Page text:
I get to choose my own cover, choose my own interior font, decide on the styles for chapter headings and section breaks. I even get to choose the paper and the book’s dimensions. I get to own the whole look and feel. This is important to me because a book is more than just the words. This book in its entirely represents me and my personal story. If you have a traditional publisher, you have to be really famous or a NYT-bestselling author to have any say in the creative process, and even then you have to have it spelled out in your contract. And even then you may have to fight for creative control.

2.  The learning process is laborious but fun and fascinating.
I’ve spent hours and hours reading articles about self-publishing: the dos, the don’ts, the pros, the cons, the timelines, the checklists, the most common mistakes to avoid, which indie publishing companies to use, and more. There’s a lot of information out there, and thanks to the Internet most of it is free. I highly recommend Jane Friedman’s blog. (Her blog links to many other great resources.) If Hausfrau Honeymoon succeeds as a self-published title, I will have Jane to thank. (That said, I’m not even sure how I would define “succeeds.” Selling 10,000? 100,000? Holding just one printed copy in my hand will be enough!)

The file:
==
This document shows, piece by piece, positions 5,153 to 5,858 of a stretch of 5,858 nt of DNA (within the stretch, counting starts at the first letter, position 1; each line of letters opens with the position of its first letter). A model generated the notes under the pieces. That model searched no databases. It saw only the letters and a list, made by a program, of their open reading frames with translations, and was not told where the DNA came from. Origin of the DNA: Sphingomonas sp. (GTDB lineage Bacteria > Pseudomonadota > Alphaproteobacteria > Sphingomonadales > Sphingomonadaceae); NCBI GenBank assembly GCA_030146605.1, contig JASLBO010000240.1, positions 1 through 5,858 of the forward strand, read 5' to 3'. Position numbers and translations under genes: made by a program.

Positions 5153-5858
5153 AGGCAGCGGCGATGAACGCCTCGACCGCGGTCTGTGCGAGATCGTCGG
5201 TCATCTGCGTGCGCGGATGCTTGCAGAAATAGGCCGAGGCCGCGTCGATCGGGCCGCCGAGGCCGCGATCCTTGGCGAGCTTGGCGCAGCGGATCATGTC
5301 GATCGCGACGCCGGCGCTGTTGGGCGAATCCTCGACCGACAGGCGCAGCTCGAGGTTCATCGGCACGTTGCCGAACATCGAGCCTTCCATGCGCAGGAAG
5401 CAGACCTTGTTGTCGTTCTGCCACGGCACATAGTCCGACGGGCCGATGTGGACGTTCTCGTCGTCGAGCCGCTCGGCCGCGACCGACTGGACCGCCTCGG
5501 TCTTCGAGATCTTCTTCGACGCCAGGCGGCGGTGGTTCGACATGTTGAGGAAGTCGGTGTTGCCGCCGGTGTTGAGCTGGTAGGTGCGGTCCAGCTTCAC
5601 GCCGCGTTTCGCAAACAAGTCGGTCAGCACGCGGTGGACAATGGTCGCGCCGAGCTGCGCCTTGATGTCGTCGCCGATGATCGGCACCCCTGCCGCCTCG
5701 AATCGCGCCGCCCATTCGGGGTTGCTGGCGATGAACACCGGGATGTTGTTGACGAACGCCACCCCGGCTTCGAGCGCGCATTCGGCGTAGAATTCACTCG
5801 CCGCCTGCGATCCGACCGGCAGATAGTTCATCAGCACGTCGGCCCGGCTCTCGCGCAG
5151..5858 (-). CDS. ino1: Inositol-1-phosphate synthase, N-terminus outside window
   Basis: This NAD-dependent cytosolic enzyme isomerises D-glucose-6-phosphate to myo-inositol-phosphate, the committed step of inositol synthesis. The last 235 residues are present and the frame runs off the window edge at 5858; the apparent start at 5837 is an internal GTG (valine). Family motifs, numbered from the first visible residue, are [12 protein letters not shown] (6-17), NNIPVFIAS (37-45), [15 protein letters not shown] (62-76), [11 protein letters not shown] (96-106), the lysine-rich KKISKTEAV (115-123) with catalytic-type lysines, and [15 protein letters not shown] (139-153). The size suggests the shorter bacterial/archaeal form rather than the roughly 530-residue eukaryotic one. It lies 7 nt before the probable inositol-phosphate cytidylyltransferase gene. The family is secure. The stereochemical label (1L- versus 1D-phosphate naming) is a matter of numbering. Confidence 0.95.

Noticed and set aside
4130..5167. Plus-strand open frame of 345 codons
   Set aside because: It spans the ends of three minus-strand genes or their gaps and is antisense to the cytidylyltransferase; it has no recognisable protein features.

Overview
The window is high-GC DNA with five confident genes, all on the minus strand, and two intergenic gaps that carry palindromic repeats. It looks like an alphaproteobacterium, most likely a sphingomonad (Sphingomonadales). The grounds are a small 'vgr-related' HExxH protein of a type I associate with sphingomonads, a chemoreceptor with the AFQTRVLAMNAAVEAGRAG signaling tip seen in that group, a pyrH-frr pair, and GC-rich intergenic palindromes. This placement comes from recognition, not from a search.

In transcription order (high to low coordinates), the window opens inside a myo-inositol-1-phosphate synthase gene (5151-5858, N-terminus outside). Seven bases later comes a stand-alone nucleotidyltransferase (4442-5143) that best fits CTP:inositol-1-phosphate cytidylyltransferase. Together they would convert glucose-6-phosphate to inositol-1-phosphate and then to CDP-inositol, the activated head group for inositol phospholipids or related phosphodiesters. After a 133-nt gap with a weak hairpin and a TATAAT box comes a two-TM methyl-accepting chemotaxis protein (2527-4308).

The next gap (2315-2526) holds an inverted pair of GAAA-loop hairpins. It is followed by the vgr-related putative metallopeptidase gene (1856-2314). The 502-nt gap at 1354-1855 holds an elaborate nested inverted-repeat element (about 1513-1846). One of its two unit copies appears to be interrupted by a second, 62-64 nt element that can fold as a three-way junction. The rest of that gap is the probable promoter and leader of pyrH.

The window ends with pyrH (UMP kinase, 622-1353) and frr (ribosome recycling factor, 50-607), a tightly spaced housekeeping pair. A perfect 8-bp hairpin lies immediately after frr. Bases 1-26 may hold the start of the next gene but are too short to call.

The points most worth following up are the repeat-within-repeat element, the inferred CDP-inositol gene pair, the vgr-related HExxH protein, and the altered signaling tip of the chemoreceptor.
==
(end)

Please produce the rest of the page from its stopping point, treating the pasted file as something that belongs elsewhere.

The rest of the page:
3.  You can’t do this alone.  
Having already been through the publishing process the traditional way twice, I understand and appreciate just how much work goes into getting a book into print. Publishing houses have teams of people for each stage of a book: the editor, copy editor, proofreader, sales and marketing, designers, distributors, publicists, etc. When you self-publish, you will need each of these, and while you may have the superhuman powers to do all of these jobs yourself, you will want to hire some outside help. So far I’ve been working with a book designer and a copy editor — and a slew of writer friends who are giving me feedback, guidance, and support.

4.  Amazon isn’t the only place to self-publish.